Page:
The New England Patriots shook free from their December doldrums on Saturday, leaning on a pass-happy attack in a 27-20 win over the Kansas City Chiefs in the AFC Divisional Playoffs. The Patriots advance to the AFC Championship Game, where they will face either the Denver Broncos or Pittsburgh Steelers.
Here's what you need to know:
- They say you need to run the ball to win in the playoffs. Bill Belichick and Josh McDaniels disagree. New England called 11 consecutive passing plays on their opening possession, a 80-yard touchdown drive over 4:37 that ended with a eight-yard touchdown catch by Rob Gronkowski. The Patriots ran the ball just 10 times (not counting kneel-downs) against 42 passes. The strategy evoked memories of the Pats' Week 7 win over the Jets, when Brady dropped back on 91 percent of plays from scrimmage.
- This was a classic "Couldn't Get Over The Hump Game" for the Chiefs. They hung around for four quarters and had multiple instances where they could have really threatened to steal this game. But they could never make the play, whether it was red-zone sputters (there were two in the first half), clock mismanagement (an Andy Reid staple) or missed opportunities on defense (Marcus Peters will see Tom Brady's fourth-quarter pass slip through his fingers in his dreams). If you want to beat the Pats in Foxborough, you can't kick away opportunities. K.C. did it all day.
- All hail Tom Brady. The Patriots quarterback delivered a vintage performance, completing 13 consecutive passes at one point and finishing with two touchdowns, one rushing score and no turnovers. Brady has now posted a passer rating of 99 or higher in four straight playoff games dating back to last year. Brady showed no ill-effects of his high-ankle sprain, and benefitted greatly from a non-existent Chiefs pass rush. And surprise, surprise: Having Edelman, Danny Amendola and Gronk all on the field had Brady looking like an MVP again.
Here's something to monitor, however: NFL Media's Kim Jones spotted Edelman after the game barefoot and headed to an X-ray. Edelman told reporters, "I feel good enough to be ready for next week."
- Gronkowski showed up on the injury report with back and knee issues this week, and was rumored to have received an injection in his right knee at a Boston-area hospital on Wednesday. But the All-Pro tight end was his dominant self once the game started, finishing with seven catches for 83 yards and two touchdowns. Gronk is now the NFL's all-time postseason leader in receiving touchdowns by a tight end. Reminder: This is only Gronkowski's sixth pro season.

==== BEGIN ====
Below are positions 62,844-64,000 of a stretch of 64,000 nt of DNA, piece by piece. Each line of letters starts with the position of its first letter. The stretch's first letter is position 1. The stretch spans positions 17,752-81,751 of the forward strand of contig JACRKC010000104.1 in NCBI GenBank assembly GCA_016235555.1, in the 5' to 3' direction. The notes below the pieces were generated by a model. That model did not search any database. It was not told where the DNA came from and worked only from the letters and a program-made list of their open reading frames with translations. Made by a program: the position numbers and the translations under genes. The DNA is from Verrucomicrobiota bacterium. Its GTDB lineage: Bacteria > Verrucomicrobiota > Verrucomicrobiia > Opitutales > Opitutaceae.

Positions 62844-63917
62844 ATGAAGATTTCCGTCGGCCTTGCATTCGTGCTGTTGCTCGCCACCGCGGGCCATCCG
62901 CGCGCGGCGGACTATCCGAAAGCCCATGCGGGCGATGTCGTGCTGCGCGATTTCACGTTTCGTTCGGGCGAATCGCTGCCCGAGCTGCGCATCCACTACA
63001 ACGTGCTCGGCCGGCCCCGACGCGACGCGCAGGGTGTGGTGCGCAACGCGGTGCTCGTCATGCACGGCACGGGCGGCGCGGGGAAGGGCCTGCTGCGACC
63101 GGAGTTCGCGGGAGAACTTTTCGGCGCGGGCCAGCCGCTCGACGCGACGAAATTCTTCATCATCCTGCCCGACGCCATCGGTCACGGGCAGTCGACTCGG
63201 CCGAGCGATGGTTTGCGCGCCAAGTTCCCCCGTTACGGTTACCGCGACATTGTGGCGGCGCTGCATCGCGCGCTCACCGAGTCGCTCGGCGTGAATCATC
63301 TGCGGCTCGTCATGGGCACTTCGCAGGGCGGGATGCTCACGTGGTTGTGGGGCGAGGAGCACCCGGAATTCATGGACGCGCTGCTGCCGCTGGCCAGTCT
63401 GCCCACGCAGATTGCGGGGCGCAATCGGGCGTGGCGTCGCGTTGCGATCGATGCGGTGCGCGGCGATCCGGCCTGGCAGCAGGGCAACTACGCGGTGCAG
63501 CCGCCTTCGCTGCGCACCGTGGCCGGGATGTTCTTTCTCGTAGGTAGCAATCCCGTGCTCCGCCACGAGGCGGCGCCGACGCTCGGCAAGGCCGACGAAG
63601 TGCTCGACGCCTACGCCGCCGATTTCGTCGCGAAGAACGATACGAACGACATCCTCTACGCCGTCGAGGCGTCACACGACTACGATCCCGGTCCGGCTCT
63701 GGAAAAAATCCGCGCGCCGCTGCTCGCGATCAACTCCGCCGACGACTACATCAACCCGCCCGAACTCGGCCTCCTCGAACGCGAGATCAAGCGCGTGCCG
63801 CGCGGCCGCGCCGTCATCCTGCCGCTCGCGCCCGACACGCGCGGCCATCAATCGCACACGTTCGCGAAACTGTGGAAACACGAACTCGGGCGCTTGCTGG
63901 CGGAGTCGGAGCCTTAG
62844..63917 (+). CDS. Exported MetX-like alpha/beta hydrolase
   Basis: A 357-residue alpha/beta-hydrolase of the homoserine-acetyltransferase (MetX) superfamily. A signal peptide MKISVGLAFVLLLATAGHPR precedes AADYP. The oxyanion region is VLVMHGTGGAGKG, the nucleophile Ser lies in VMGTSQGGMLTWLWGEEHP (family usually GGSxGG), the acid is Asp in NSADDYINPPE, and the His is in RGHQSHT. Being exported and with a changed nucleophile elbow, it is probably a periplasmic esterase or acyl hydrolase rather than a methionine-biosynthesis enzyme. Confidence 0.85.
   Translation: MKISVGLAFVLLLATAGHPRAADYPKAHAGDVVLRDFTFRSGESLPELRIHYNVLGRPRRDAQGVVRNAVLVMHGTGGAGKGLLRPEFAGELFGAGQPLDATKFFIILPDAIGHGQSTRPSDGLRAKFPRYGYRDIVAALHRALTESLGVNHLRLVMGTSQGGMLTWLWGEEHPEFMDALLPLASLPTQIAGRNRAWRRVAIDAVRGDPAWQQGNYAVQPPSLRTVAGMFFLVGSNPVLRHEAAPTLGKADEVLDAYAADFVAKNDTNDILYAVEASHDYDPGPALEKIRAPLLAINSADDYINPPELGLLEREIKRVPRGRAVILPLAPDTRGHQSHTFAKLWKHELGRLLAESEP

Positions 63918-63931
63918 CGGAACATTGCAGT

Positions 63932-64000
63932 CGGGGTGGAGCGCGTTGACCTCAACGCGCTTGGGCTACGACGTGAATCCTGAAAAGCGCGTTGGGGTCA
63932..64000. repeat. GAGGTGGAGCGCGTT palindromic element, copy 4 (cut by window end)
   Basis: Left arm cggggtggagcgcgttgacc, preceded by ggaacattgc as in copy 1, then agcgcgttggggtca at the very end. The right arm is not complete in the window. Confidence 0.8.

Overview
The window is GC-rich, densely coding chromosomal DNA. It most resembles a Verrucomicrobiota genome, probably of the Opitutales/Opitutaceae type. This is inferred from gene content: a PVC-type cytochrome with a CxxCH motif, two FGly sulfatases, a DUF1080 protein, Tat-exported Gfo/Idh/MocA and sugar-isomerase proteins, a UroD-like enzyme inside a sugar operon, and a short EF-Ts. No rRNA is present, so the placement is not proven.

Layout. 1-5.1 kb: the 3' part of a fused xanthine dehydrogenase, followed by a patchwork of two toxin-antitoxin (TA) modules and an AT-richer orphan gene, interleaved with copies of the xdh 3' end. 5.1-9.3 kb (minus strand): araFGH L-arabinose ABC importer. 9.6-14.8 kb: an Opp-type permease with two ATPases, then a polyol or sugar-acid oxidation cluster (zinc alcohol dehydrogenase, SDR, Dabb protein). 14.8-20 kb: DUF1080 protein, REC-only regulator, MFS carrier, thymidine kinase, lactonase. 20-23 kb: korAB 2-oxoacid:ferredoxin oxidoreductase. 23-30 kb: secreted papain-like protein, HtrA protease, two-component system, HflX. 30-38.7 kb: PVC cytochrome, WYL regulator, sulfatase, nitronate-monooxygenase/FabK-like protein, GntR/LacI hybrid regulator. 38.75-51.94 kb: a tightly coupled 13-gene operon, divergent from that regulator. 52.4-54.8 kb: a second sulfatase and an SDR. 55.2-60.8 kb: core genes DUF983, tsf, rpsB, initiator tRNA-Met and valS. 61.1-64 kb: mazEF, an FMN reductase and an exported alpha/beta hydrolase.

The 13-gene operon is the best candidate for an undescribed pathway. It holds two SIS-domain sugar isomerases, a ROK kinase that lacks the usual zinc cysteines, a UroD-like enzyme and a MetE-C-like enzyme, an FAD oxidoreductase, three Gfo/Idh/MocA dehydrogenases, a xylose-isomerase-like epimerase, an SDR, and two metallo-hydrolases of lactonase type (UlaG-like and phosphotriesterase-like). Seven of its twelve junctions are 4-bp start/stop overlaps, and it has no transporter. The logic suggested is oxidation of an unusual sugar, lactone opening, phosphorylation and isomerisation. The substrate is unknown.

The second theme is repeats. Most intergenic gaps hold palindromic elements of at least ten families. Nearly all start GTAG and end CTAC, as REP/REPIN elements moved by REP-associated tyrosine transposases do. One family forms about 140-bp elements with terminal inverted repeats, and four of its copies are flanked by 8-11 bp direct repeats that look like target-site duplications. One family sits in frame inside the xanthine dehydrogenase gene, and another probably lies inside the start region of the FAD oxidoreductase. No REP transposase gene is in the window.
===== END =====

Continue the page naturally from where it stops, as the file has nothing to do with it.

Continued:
- Jeremy Maclin displayed some serious guts playing through a high-ankle sprain, but the wide receiver wasn't himself and it held the Chiefs back on offense. Maclin managed two catches, but Reid and offensive coordinator Doug Pederson were unable to use their No. 1 wideout to his full capability. The Patriots, meanwhile, did a nice job keeping tight end Travis Kelce in check.
- Once again, Justin Houston (knee) was a non-factor for the Chiefs. The star pass rusher played just eight snaps in the first half and wasn't on the field in the final two quarters. His absence was felt, as Kansas City failed to get in Brady's zip code on many of his 42 throws. It didn't help matters that Brady is the master of getting the ball out of his hands within seconds of the snap.
- The Patriots didn't have much success getting to the quarterback, either. When Chandler Jones took down Alex Smith with 13 minutes to play in the fourth quarter, it was the first sack for either team. Jones, who started after his "stupid mistake" this week, also forced a key fumble that killed a Kansas City drive deep into Pats territory. Jones left the game in the second half with a knee issue. Linebackers Jamie Collins (back) and Jerod Mayo (shoulder) also exited early.
- Alex Smith has had some shining playoff moments in his career, but on Saturday we saw the Smith that has frustrated Niners and Chiefs fans for a decade. The quarterback threw a career-high 50 passes and was in dink-and-dunk mode all day long, averaging less than five yards per attempt -- the dreaded Gabbert Zone. When the Chiefs went down two scores in the fourth quarter, it felt like an insurmountable climb for an offense that had to fight for every yard. Credit also goes to the Patriots' unheralded defense, which took away Kelce and left Smith targeting Jason Avant in big spots.
We won't take this away from Smith, though. Eli-like.